Sculpture | Kamula (camel) | Ruth Bates | Tjanpi | 40 x 20 x 10cm

This gorgeous warm hued Kamula (camel) sculpture has been handmade by Ruth Bates, a Ngaanyatjarra artist from the remote community of Warakurna in
Western Australia. Featuring the sweetest pose and gorgeous earthy toned weaving, this is a truly special piece of First Nations art.

Weaving with fibre in this way has become a fundamental part of Central and Western desert culture and draws on the traditional practice of making manguri rings - a ring worn on the head made of grasses and cloth.  Here we see traditional weaving techniques re-framed using a mix of traditional and contemporary materials - including wool! The result is a strikingly bold and colourful sculptural piece with layers of historical significance.

Tjanpi Desert Weavers is an aboriginal owned social enterprise that works with over 400 Anangu/Yarnangu women artists from 26 remote communities across the remote Central and Western desert regions. Tjanpi artists use native grasses, wool, string, seeds and feathers to make spectacular contemporary fibre art, weaving beautiful baskets and sculptures and displaying endless creativity and inventiveness. While out collecting desert grasses, women visit sacred sights and traditional homelands, hunt and gather food for their families and teach their children about country.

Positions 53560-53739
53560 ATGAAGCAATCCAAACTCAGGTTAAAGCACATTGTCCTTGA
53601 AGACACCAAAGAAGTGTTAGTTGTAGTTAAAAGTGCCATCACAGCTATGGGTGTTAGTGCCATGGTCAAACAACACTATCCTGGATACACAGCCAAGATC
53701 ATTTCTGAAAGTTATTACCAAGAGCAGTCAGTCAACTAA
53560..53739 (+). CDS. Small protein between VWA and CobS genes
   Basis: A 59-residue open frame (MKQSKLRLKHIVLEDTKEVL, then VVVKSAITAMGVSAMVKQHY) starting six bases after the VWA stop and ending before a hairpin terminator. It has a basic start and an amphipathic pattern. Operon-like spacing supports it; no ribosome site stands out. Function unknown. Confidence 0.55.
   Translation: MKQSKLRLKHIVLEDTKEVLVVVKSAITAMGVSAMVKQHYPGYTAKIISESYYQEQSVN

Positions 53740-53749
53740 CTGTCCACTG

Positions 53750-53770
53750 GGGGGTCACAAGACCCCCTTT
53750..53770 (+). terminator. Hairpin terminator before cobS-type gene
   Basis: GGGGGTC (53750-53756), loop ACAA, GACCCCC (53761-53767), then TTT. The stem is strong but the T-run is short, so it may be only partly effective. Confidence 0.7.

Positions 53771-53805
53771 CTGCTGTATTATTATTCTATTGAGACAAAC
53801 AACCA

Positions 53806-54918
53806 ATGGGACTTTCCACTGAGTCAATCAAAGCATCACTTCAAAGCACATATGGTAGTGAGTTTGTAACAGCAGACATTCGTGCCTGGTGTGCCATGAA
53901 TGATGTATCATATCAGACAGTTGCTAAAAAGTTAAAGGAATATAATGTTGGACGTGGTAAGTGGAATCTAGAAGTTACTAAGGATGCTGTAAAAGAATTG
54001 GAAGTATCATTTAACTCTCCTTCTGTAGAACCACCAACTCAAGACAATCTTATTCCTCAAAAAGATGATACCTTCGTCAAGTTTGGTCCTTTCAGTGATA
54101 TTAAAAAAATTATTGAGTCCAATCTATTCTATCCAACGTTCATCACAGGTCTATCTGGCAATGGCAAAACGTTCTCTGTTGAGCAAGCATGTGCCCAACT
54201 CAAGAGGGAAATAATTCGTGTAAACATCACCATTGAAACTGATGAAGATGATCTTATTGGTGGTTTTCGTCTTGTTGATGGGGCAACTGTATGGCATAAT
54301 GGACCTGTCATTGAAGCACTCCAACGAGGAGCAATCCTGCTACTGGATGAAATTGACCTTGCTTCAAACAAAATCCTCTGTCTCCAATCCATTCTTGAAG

40 x 20 x 10cm
Materials: Tjanpi (grasses) Raffia and wool
To view all the Tjanpi sculptures and baskets we have available click HERE

More about Ruth Bates:
Ruth Bates is an artist belonging to the Ngaanyatjarra language and cultural group. Ruth was born in the bush in between Patjarr and Wanarn in Western Australia. She grew up near Wiluna then moved to Warburton where she attended school. Ruth then went to high school in Perth before returning to the Ngaanyatjarra Lands. Ruth lives with her family and makes large, broad-stitched baskets and sculptures full of character. She enjoys making Tjanpi because it is a nice way to relax.

Please note: measurements are approximate due to the 3D nature of Tjanpi baskets and sculptures.

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